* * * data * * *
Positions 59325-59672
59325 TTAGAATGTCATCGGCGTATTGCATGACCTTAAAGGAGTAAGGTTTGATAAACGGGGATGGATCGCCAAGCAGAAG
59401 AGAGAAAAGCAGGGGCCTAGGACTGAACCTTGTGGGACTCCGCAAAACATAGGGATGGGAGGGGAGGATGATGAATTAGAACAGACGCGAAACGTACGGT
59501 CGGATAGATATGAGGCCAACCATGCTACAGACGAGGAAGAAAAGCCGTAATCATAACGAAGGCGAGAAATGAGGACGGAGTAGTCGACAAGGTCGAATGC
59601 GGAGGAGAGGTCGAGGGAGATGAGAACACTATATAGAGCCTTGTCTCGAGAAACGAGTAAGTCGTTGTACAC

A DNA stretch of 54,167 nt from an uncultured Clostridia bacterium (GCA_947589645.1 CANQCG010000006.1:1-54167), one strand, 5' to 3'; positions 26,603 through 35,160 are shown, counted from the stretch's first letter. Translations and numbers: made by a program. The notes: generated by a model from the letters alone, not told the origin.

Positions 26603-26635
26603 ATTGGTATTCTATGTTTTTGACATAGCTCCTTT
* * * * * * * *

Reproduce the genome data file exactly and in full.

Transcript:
Positions 59325-59672
59325 TTAGAATGTCATCGGCGTATTGCATGACCTTAAAGGAGTAAGGTTTGATAAACGGGGATGGATCGCCAAGCAGAAG
59401 AGAGAAAAGCAGGGGCCTAGGACTGAACCTTGTGGGACTCCGCAAAACATAGGGATGGGAGGGGAGGATGATGAATTAGAACAGACGCGAAACGTACGGT
59501 CGGATAGATATGAGGCCAACCATGCTACAGACGAGGAAGAAAAGCCGTAATCATAACGAAGGCGAGAAATGAGGACGGAGTAGTCGACAAGGTCGAATGC
59601 GGAGGAGAGGTCGAGGGAGATGAGAACACTATATAGAGCCTTGTCTCGAGAAACGAGTAAGTCGTTGTACAC

A DNA stretch of 54,167 nt from an uncultured Clostridia bacterium (GCA_947589645.1 CANQCG010000006.1:1-54167), one strand, 5' to 3'; positions 26,603 through 35,160 are shown, counted from the stretch's first letter. Translations and numbers: made by a program. The notes: generated by a model from the letters alone, not told the origin.

Positions 26603-26635
26603 ATTGGTATTCTATGTTTTTGACATAGCTCCTTT